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Iranian diabetic patients dig for vital medicines amid corruption

  • October 31, 2020

As the scarcity of insulin pens turned into a nightmarish image and a near-death experience for Iranian diabetic patients, in neighboring Iraq authorities said they had seized 19 trucks smuggling Iranian pharmaceuticals. Iranian officials denied the reports, saying there was no evidence to prove that the trucks had originated from Iran. And the spokesman for the Food and Drug Administration unleashed a scathing attack against those criticizing government mismanagement, labeling them as “a group of charlatans … who are waging a psychological war” and “sucking up on the blood of Iranian patients.”

Yet “the biggest ever smuggling case of Iranian pharmaceuticals” highlighted the plight of Iranian patients and brought under questioning the Islamic Republic’s narrative about sanctions imposed on medicines.

According to official statistics, some 5.5 million Iranians of the country’s 84 million are registered as diabetic patients. As many as 600,000 to 1 million of those patients are insulin-dependent, meaning they need daily insulin doses to check and balance their blood sugar levels.

Less than a month before the scarcity became a public outcry, 120 medical doctors in an open letter to President Hassan Rouhani raised the alarm about the shortage of lifesaving medicines. “Despite our frequent correspondence with the Health Ministry and the Central Bank, little has been done to save the patients,” the doctors complained.

Hoarding and stockpiling vital medicines for profiteering by powerful groups connected to higher authorities remains a tough challenge for Iranian patients coping with some diseases. In 2019, Shabnam Nematzadeh, the daughter of a former industry minister, was found guilty and sentenced to 20 years in jail in a corruption case that included the manipulation of the pharmaceutical market.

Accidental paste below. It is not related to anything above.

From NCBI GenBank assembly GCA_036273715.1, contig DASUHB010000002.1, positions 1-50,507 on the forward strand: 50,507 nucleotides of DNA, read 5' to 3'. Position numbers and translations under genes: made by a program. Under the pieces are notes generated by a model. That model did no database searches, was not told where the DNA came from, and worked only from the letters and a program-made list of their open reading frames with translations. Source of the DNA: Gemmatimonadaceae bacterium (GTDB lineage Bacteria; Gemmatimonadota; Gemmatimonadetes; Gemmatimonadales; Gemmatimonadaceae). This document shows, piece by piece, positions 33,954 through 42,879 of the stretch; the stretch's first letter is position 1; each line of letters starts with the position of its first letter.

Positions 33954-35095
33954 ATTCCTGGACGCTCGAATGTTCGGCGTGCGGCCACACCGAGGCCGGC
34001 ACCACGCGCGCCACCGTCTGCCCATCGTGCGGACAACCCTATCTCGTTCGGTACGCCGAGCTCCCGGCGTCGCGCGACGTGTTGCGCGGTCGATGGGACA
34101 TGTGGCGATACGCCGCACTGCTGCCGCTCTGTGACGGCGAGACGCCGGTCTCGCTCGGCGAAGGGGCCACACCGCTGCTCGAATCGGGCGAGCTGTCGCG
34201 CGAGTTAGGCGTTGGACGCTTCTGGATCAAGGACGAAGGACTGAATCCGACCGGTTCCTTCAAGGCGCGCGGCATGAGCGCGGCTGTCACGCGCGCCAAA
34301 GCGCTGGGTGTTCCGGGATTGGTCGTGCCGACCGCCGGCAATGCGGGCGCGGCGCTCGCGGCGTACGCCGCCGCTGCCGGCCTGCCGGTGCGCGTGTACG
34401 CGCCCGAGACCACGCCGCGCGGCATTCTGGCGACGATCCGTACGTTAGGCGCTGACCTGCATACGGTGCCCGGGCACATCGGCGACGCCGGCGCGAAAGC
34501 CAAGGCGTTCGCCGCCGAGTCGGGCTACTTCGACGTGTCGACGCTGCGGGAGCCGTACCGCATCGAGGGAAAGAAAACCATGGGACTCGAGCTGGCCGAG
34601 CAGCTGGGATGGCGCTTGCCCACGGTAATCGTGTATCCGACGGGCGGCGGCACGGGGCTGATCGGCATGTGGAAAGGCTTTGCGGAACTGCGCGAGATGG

Multiple revelations of fraud, mismanagement and profiteering in the pharmaceutical sector have further weakened the state’s ability to convince the public that sanctions are the root cause of the problems diabetic patients are grappling with. “The government removes the medicines from across the market to create artificial crises. … They are using people as human shields,” an Iranian tweeted.

On the availability of insulin pens, Mahmoud Najafi Arab, head of the Health Economic Commission of Tehran’s Chamber of Commerce, said Iran has in recent months augmented the stockpile at home by importing an extra 50% amount above the domestic demand. The statement fueled suspicions that part of the existing stock stays out of the distribution cycle and is hoarded or smuggled out with a green light from authorities.

Following more than a week of social media campaigning by the patients, Iranian authorities ultimately announced a limited rationing scheme for the distribution of 600,000 insulin pens as of Oct. 25. The new directive, nonetheless, triggered long queues outside designated pharmacies. Amid a deadly third wave of the coronavirus pandemic raging across Iran, the possibility of cross infections in those lines appears to have added to the concerns of the diabetic patients and reminded some people that “even for your death, you have to stand and wait in the queue.”

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